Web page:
Peter Finnemore is an artist and educator who works across a range of creative platforms, encompassing photographic art, video, performed activities, installation, writing, curatorial practice, book making and DJ happenings.

Finnemore’s artistic practice is existential in nature, revolving around imaginative explorations of the porous overlaps between self, boundaries, culture, time and history. He mixes strategies of depth psychology, alchemy, witness and participation; often these features are leavened with dark humor. His artwork is characterised by fluid visual intelligence.

His major project is an ongoing 25 year-long deep investigation into the impact and overlay of generational memory, cultural and historical traces upon the home and garden space. These personal spaces evoke universal environments, they become compact manifolds, that is: without boundary, occupying both physical and unconscious dimensions. Through creative and transformative participation these domestic spaces become instruments of measurement, a stone, brick and mortar astrolabe to chart the universal interior.

Equally, Finnemore is interested in broader external landscape spaces outside the domestic garden space, creating bodies of artwork that manifest the culture, landscape and environment of the post-industrial experience.

Born in Llanelli, Wales in 1963, Finnemore studied Fine Art Photography (BA Hons. 84-87 & Postgraduate Diploma 87-88) at the Glasgow School of Art under the mentorship of Thomas Joshua Cooper and Roger Palmer. He received his MFA in Photography (92-94) at University of Michigan, USA.

Finnemore’s first major exhibition was in 1986, where he participated in the New Contemporaries exhibition at the Institute of Contemporary Arts, London. He has recently been included within a major book survey of international photography: Photography Today – A History of Contemporary Photography, edited by Mark Durden (Phaidon 2014).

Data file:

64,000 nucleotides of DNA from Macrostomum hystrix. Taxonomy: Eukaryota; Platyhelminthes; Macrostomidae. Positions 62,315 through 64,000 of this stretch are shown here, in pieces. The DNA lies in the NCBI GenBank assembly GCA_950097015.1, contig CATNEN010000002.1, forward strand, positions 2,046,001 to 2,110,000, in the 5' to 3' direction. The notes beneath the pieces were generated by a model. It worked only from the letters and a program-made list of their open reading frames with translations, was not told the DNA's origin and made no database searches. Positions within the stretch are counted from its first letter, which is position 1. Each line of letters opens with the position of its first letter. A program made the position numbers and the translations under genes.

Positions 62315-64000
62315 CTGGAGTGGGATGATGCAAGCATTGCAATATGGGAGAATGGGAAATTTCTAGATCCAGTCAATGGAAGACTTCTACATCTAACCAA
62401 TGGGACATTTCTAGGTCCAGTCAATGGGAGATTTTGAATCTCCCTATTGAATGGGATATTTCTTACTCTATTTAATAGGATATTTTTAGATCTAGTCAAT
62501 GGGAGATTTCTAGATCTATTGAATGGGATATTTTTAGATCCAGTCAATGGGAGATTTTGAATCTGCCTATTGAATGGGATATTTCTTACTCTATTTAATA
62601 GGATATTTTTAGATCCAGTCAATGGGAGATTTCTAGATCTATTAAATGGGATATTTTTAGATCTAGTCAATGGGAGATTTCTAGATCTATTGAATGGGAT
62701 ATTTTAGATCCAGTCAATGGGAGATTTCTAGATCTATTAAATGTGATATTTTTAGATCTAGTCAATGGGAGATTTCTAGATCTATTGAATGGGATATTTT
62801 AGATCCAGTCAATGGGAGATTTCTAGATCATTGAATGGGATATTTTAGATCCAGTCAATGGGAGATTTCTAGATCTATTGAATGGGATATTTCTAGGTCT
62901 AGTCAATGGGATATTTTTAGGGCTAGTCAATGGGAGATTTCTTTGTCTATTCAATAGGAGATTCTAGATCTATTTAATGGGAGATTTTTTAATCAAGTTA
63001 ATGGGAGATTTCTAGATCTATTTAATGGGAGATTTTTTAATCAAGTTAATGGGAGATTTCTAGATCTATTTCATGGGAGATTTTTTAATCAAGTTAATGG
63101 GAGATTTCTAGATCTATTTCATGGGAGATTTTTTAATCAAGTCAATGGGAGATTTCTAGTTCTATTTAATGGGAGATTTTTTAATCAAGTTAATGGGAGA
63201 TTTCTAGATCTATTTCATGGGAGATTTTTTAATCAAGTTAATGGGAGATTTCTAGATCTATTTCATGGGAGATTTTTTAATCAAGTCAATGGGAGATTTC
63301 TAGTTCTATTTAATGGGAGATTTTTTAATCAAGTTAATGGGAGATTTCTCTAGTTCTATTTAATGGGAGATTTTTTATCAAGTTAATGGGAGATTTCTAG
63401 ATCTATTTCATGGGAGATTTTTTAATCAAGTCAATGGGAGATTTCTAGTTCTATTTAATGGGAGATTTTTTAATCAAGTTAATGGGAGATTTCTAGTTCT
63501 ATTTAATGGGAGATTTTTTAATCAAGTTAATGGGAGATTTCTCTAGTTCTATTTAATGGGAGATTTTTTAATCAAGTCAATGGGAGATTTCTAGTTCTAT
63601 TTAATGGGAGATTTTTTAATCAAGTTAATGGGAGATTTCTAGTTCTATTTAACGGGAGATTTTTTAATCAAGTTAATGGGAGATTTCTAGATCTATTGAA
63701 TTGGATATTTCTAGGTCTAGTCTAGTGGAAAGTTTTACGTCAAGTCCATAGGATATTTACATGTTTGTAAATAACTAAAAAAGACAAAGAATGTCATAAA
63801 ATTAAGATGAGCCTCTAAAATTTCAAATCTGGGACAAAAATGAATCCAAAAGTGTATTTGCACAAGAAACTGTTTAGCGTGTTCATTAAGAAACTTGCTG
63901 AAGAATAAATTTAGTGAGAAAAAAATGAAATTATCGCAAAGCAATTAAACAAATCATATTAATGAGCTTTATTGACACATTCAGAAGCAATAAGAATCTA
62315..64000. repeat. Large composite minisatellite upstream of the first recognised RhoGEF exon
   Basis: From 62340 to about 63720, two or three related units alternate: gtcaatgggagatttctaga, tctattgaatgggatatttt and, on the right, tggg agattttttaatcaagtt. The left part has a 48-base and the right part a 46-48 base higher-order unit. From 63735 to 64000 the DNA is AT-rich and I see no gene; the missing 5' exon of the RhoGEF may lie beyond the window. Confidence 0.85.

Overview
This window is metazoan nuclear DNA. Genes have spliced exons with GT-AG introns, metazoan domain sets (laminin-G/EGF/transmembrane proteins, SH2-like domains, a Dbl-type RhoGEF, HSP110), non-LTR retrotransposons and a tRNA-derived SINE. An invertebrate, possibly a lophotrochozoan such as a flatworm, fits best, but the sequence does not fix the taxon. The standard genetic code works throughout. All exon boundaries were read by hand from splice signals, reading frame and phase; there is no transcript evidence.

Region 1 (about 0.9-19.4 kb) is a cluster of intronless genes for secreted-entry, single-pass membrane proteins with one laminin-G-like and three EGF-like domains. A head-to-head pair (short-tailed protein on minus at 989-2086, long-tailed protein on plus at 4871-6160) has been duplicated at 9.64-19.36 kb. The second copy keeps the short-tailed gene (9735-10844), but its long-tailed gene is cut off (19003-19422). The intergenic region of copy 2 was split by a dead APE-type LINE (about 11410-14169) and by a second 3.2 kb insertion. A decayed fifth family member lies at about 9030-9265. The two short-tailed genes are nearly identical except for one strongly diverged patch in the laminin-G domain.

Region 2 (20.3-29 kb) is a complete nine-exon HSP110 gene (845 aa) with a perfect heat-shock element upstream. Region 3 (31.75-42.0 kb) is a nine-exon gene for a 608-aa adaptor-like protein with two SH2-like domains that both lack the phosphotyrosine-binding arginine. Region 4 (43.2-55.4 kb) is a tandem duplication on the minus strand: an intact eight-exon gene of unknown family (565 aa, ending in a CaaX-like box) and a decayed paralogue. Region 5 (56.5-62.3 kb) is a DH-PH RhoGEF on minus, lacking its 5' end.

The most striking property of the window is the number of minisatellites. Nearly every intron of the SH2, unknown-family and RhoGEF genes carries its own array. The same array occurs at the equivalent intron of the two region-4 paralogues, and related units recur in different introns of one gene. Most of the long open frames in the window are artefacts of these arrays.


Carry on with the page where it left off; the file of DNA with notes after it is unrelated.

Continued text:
He has exhibited in solo and group exhibitions both nationally and internationally, including representing Wales at the 51st Venice Biennale (2005). His major published works include The Silent Village (Ffotogallery, 2010), Gwendraeth House (Ffotogallery, 2000) and Zen Gardener (Oriel Mostyn, 2004). His photographic and film artworks are held in a number of private and public collections including The Lidice Memorial Museum (Czech Republic), The Art Museum at Princeton University, New Jersey (USA), The Chrysler Museum of Art, Virginia (USA), Arts Council of Great Britain, Scottish Arts Council and the National Museums of Wales Collection.

Recent exhibitions include: The Silent Village, DOX, Prague, Czech Republic (2012), Artistreium 7 (Houston We Have a Problem), Tbilisi, Georgia (2014), Nature Boy, Millennium Court Arts Centre, Portadown, N. Ireland (2014).

Current curatorial and collaborative commissions include working with curator and writer Russell Roberts in reworking the archive materials (National Library of Wales) of the photographer Geoff Charles and the poet Dylan Thomas. Resulting in the exhibitions Heb Eiriau / Without Words (2011), Structures of Feeling (2013) & Ach y Fi (2014). He also co-curated with the artist Craig Wood a number of performative & multi media events under the title of Public Information Night (2013-14). Finnemore is also working alongside the photographer Tom Wood in co-editing, image sequence and design for Wood's three-book volume of landscapes (Steidl 2015).

Finnemore is an independent artist working in several capacities, including: Visiting Professor in Photography at the University of Derby, External Assessor for the Fine Art Department at the Glasgow School of Art and Senior Lecturer in Art and Design (.5) with Coleg Cymraeg Cenedlaethol (Welsh National College) at University of Wales Trinity St. David.

(Source: Contemporary Art Society)

Evolution Revolution, Peter Finnemore, 2005. Courtesy the ArtistPoison Petals, Peter Finnemore, 2005. Courtesy the ArtistThe Greenhouse Effect, Peter Finnemore, 2005. Courtesy the ArtistLaw of the Jungle, Peter Finnemore, 2004. Courtesy the ArtistGuerilla Exercises, Peter Finnemore, 2004. Courtesy the ArtistPolemics, Peter Finnemore, 2005. Courtesy the Artist